7. I’m so sorry for your loss. I agree with you, a miscarriage at any stage is a loss of a baby & people shouldn’t take that lightly. I didn’t know there was a pregnancy & infant loss week, I think it’s wonderful that you are raising awareness. x

  8. This is a very good post, and no doubt extremely helpful to others who have been through loss, and in particular the loss of a baby. Well done, its beautifully written.
    Anna x

  9. This is such an important and powerful post. I have had four miscarriages and I do feel a huge sense of grief. But I can not even contemplate what a still birth is like or what it must be like to lose your new born child. The fact that baby loss occurs is a tragedy and it breaks my heart to think of anyone going through it and feeling they can not talk about it. I hope that Baby Loss Awareness Week really does help to break the taboo. Hugs Mrs H xxxx

    • Four miscarriages must have been awful. With our loss we received such a lot of support and help from friends, family and colleagues. I always think that people who have early losses don’t have that – and that is what makes me sad. Thanks for the retweets x

  10. Very touching post. I agree, it’s not a competition and it’s great that you’re talking about it. So many of us suffer losses but never share. I realized after I had an early miscarriage that several friends had too, they just didn’t say.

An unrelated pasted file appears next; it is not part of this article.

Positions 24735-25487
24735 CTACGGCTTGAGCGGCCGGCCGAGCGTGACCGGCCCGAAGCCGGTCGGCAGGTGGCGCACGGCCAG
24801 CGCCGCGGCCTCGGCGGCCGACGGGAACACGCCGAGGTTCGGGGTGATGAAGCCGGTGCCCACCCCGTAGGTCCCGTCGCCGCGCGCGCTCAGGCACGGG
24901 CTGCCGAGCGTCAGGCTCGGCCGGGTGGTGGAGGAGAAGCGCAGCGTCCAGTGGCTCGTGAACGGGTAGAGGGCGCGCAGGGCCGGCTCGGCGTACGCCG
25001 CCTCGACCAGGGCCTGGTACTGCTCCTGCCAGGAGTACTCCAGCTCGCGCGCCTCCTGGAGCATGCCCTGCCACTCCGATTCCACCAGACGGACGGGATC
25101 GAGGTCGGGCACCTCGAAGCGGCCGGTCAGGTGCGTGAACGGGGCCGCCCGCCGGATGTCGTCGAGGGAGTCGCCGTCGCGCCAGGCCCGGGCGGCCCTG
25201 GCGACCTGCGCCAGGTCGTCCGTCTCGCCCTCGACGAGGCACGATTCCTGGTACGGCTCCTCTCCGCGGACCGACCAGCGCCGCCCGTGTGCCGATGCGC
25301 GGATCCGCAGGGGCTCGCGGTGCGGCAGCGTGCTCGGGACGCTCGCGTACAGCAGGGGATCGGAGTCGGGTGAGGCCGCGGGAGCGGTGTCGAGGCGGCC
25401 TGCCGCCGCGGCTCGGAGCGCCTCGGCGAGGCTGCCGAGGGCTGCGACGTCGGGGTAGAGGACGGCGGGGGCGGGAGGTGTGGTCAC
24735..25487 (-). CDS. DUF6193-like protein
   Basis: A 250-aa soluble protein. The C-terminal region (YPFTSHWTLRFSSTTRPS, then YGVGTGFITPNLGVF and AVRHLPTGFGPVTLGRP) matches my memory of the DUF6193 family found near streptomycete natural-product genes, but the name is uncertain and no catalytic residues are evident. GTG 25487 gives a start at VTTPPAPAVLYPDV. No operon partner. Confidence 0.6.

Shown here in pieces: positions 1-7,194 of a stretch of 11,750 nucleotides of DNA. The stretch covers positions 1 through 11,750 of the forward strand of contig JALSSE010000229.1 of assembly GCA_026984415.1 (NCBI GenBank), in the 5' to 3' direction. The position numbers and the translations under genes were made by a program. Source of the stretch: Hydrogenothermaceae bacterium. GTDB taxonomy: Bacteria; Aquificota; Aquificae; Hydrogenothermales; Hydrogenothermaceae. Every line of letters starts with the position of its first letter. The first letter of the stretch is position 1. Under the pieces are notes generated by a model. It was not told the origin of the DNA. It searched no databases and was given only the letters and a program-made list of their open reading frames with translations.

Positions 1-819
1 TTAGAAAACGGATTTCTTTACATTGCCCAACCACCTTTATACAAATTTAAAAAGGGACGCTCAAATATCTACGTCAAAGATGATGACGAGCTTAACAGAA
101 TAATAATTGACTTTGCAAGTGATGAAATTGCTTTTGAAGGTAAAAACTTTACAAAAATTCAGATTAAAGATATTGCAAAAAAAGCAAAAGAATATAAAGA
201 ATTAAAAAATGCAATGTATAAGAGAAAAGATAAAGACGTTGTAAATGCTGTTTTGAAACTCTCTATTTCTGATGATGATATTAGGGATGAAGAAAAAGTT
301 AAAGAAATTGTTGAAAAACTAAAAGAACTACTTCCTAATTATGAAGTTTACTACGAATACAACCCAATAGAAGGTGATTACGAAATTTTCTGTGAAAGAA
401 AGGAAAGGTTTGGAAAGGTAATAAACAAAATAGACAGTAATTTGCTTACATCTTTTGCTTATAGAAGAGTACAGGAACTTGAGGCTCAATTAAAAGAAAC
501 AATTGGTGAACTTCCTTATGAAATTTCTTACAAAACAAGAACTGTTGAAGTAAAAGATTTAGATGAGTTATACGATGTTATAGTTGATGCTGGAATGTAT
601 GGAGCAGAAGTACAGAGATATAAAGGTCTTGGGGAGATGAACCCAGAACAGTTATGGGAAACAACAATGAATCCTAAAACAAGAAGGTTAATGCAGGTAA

Thanks for opening up communication a little more x

  11. Such a beautiful post – I had a miscarriage before I went on to have four healthy, beautiful children – I am truly blessed. I do find myself excusing my ‘early’ miscarriage – but it absolutely destroyed me – and affected my next pregnancy as I was terrified of it happening again. Thank you for sharing. Kaz x

  12. Such a poignant post. Both my brother & my best friend lost their babies last year, almost full term, and it has been incredibly tough for them and those around them. Preparing yourself for a new arrival and going home without a baby in your arms is horrific. Their little ones will always remain in our hearts.